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    How Living In The Suburbs Can Shape Your Life

    A move to the 'burbs' is more than just a geographical change, but a lifestyle that can influence your well-being

    Written By Robert Van Rhijn

    Ah suburbia, where lawns are greener, streets are quieter, and minivans reign supreme. But living in the burbs isn't just about picket fences and cul-de-sacs; it's a lifestyle that can greatly impact your life in unexpected ways.

    So before you pack up and move, it’s important to look at the potential pros and the cons.

    The Commute Conundrum

    Most people are hesitant to move to the suburbs because they think they will spend their life battling traffic.

    But research actually shows that it’s the urbanites who spend more time commuting to and from work. Plus with many jobs becoming remote or hybrid, the commute thing isn’t such a big deterrent.

    One point — Suburbs.

    Lawns, Gardens, and Greenery

    At first glance, suburbanites appear to take their lawns very seriously. Studies suggest that having a well-maintained lawn can positively impact your mental health.

    There's something therapeutic about mowing the lawn on a Saturday morning or planting flowers in your garden. It's not just about aesthetics, either. This is a hands-on way to connect with nature and build a sense of pride in your home.

    Two points — Suburbs.

    Community Connections

    We know that community is key when it comes to feelings of happiness and a sense of belonging. And while some suburban neighbourhoods can mean being part of a tight-knit community, that’s not always the case.

    Articles exploring the reasons behind why many people feel sad in the suburbs note the absence of clearly-defined communal areas and a lack of organic cohesion. This ultimately highlights the challenges of socializing in a sprawling environment.

    As David Roberts writes in Vox: “The neighbourhoods are made for cars, not kids. So kids stay inside playing Xbox, and families don't leave their homes unless it’s to drive somewhere.”

    Research also shows it’s those random run-ins and spontaneous chats that really grease the wheels of friendship, especially as we grow older. But the sprawling ‘burbs make that repeated spontaneous contact very challenging.

    One point — City.


    But it's not just our mental health taking a hit from suburban living. A bunch of studies have shown it can also mess with your physical health.

    For example, there was this study back in 2004. It found that folks living in places with more urban sprawl were more at risk for being overweight or obese.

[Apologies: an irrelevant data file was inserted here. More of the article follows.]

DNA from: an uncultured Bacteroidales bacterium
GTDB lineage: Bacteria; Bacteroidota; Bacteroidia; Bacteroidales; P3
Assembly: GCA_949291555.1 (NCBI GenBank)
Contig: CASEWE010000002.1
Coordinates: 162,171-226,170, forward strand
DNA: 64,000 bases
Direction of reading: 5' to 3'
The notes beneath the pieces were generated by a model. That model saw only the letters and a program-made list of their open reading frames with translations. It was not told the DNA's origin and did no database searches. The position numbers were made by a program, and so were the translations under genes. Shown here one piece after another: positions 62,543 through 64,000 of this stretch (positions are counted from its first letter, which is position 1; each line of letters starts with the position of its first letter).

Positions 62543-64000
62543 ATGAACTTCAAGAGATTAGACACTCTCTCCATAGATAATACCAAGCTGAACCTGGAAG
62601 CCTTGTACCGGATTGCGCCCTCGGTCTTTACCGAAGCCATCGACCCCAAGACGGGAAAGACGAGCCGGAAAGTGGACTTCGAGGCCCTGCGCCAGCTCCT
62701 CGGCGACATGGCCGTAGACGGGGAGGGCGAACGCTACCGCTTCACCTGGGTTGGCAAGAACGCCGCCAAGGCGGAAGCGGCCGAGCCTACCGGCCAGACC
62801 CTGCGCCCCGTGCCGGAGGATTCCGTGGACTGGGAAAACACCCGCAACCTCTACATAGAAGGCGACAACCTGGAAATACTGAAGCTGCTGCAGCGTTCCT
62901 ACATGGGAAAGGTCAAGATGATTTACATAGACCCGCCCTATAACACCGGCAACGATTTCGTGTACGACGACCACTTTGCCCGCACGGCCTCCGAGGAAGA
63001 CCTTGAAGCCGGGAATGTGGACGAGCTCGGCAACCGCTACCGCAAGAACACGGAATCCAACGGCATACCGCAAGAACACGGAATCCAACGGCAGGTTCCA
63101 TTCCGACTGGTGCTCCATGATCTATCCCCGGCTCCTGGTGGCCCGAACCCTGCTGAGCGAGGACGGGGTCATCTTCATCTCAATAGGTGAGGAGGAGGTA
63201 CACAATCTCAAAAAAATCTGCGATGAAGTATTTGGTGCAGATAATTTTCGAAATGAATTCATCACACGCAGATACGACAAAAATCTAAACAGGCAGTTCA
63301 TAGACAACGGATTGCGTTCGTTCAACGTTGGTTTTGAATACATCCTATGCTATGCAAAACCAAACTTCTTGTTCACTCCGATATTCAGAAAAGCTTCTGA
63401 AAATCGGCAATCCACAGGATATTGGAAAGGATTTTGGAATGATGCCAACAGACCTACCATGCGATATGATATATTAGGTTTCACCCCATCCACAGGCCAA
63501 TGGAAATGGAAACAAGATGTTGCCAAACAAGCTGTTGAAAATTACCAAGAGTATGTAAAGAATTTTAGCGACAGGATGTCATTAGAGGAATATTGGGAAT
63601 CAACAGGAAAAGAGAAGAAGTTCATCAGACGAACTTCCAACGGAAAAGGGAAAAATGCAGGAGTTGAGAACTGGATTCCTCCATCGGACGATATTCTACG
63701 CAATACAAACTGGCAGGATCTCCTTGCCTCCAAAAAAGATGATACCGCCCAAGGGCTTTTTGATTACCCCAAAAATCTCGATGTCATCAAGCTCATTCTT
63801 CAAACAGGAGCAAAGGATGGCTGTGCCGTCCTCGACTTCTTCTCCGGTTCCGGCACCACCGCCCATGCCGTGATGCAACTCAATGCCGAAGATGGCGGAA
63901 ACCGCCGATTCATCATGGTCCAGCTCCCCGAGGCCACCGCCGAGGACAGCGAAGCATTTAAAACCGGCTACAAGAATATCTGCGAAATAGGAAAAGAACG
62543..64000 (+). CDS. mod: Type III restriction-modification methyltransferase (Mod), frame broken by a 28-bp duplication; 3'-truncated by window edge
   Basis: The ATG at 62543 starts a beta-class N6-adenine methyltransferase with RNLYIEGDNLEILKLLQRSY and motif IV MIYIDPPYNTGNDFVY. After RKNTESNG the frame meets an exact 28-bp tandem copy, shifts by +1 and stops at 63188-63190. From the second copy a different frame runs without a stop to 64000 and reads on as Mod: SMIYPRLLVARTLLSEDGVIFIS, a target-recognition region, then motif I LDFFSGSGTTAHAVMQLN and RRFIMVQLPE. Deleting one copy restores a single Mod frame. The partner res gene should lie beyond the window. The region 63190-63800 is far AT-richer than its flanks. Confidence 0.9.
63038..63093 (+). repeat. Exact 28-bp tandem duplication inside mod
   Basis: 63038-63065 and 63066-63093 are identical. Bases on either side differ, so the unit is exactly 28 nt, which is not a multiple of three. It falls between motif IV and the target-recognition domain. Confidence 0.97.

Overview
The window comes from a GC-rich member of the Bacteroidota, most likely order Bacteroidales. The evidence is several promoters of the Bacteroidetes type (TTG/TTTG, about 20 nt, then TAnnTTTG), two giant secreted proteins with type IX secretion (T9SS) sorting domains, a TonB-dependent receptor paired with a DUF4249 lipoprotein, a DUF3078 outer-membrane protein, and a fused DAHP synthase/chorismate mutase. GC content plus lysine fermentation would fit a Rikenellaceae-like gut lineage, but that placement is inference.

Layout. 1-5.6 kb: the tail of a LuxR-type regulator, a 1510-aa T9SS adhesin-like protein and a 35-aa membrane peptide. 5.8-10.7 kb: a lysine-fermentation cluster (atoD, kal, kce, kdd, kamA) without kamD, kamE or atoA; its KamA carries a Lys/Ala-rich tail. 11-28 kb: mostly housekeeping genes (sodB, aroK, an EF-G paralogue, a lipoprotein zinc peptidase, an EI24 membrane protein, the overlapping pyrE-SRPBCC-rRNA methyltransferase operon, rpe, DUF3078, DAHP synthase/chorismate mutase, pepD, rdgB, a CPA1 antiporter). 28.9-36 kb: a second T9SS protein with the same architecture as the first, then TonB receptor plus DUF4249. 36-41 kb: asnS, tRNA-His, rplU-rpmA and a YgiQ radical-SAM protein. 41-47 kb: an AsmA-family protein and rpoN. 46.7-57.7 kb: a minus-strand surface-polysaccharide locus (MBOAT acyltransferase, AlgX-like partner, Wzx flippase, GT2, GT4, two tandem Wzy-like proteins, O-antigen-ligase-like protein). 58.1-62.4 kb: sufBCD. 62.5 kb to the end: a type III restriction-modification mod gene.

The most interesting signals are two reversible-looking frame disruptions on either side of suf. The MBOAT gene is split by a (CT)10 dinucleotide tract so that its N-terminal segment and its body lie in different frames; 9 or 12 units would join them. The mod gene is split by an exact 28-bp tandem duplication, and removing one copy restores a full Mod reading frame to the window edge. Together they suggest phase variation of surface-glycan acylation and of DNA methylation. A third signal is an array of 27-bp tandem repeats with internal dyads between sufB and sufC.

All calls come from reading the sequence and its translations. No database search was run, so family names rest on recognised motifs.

Another study showed that people in spread-out suburban regions reported more health problems, including high blood pressure, arthritis, headaches, and trouble breathing, compared to those in urban spots.

    And get this: Even after the researchers factored in things like age, income, race, and local environment — the connection between suburban life and health issues remained.

    Two points — City

    School Daze

    Families often move to the suburbs to get access to better education. After all, studies show that access to quality education is a significant factor in choosing suburban living.

    However, in Canada city schools and suburban schools are pretty much on par. In Ontario, education funding follows a provincial formula. A significant portion of this funding is based on student enrolment, and aims to ensure equal educational opportunities for all students.

    Let’s call this one a draw.

    Retail Therapy, Suburban Style

    The suburbs are known for big-box stores and strip malls. And while they may look cooker-cutter, research does suggest that the convenience of having everything from groceries to electronics in close proximity can significantly reduce stress levels.

    So, embrace the ease of one-stop shopping and revel in the convenience.

    Also, even though things might be more spread out there’s still always online shopping.

    3 - 2, Suburbs.

    Quiet Nights and Starry Skies

    Probably the biggest pro to suburbs is that there’s way less noise than the inner city.

    Every day, noise pollution messes with millions of people, mainly by impacting their hearing. But loud noises can also trigger things like high blood pressure, heart issues, irregular sleep, and extra stress.

    Research also shows that kids who live near noisy areas (like airports or congested streets) are more likely to struggle with memory, focus, and reading.

    On the other hand, living in a quieter environment can contribute to better sleep and overall well-being. So, trade the sirens for crickets and city lights for starry skies. Your evenings may become a peaceful retreat from the chaos of the day.

    4 - 2, Suburbs.

    Ultimately, living in the suburbs is more than just a geographical change. It's a lifestyle that shapes your daily routine and influences your well-being. So whether you're a seasoned suburbanite or contemplating a move, embrace the perks of life in the 'burbs.

    Starting your search for a new home? Click on any of these links to access active listings, sold listings or contact a Strata agent.

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